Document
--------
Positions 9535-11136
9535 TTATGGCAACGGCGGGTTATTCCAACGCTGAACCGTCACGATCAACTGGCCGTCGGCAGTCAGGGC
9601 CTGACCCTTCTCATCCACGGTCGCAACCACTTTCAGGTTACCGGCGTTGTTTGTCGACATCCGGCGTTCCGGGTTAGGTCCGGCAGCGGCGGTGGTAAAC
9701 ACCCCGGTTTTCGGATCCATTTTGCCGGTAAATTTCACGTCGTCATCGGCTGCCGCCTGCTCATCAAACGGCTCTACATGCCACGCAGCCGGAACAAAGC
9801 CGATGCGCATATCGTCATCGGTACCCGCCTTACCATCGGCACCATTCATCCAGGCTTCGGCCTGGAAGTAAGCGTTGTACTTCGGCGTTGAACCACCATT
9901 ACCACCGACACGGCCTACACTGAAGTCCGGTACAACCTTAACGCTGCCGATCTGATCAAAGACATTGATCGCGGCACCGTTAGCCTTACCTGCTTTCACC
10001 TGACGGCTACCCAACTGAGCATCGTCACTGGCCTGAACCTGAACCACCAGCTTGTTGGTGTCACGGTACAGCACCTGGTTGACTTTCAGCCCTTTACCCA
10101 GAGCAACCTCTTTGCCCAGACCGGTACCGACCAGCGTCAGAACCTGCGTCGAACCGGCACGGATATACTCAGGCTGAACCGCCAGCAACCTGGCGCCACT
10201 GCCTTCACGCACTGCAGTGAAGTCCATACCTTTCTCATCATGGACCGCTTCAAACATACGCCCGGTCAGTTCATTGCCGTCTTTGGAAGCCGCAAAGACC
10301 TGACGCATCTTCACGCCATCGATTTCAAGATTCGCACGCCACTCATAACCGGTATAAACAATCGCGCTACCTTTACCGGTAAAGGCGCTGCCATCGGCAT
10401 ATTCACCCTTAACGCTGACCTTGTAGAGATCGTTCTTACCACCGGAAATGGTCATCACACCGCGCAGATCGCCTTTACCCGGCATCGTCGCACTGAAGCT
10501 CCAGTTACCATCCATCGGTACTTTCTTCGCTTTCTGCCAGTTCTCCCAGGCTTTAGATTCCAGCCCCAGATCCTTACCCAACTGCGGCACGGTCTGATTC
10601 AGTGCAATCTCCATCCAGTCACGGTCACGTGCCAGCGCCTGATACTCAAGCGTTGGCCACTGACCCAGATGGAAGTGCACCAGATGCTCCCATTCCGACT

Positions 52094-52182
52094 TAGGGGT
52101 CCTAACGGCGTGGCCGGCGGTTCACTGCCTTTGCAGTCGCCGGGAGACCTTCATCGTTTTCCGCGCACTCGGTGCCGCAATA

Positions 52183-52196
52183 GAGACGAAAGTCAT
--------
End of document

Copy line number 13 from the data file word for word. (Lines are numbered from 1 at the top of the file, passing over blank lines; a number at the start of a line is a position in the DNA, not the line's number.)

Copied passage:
10601 AGTGCAATCTCCATCCAGTCACGGTCACGTGCCAGCGCCTGATACTCAAGCGTTGGCCACTGACCCAGATGGAAGTGCACCAGATGCTCCCATTCCGACT